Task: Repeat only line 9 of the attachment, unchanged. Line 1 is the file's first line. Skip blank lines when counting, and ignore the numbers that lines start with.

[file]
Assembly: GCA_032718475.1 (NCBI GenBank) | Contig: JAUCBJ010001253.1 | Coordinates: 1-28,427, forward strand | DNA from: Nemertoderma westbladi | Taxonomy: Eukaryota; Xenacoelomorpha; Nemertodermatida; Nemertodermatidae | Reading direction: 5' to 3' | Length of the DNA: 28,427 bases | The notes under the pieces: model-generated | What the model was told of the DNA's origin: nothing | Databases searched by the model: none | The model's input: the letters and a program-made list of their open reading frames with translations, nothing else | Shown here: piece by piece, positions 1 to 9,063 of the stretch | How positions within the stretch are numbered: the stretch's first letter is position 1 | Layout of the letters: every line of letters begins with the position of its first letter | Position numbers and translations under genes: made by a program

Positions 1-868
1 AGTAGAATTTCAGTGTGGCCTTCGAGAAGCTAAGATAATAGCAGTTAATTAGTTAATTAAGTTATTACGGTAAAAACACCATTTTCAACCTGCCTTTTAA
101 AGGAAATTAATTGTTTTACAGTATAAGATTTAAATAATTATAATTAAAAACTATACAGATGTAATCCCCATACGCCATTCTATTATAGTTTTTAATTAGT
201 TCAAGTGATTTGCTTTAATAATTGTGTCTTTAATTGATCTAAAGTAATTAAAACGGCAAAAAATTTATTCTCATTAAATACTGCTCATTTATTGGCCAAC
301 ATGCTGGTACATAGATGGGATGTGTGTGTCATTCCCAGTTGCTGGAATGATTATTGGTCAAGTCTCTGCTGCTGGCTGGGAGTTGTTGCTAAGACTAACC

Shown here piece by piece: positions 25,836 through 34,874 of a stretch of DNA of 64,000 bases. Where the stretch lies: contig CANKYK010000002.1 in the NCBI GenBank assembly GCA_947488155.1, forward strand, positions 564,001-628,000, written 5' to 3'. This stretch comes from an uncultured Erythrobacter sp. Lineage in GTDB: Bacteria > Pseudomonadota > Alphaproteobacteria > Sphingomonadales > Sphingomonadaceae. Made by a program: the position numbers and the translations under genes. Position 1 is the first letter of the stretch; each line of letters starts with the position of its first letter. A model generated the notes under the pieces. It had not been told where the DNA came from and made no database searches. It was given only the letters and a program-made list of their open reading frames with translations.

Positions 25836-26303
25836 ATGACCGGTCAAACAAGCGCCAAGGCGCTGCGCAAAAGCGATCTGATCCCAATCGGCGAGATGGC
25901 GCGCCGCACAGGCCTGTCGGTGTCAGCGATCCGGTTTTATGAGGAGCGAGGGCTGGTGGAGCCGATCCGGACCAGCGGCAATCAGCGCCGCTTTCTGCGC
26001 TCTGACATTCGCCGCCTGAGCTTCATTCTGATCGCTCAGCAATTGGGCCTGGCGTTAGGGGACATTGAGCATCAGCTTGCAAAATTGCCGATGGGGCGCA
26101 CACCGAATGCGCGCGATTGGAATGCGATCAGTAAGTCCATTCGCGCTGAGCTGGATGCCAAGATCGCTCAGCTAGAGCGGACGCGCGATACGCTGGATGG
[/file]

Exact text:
25836 ATGACCGGTCAAACAAGCGCCAAGGCGCTGCGCAAAAGCGATCTGATCCCAATCGGCGAGATGGC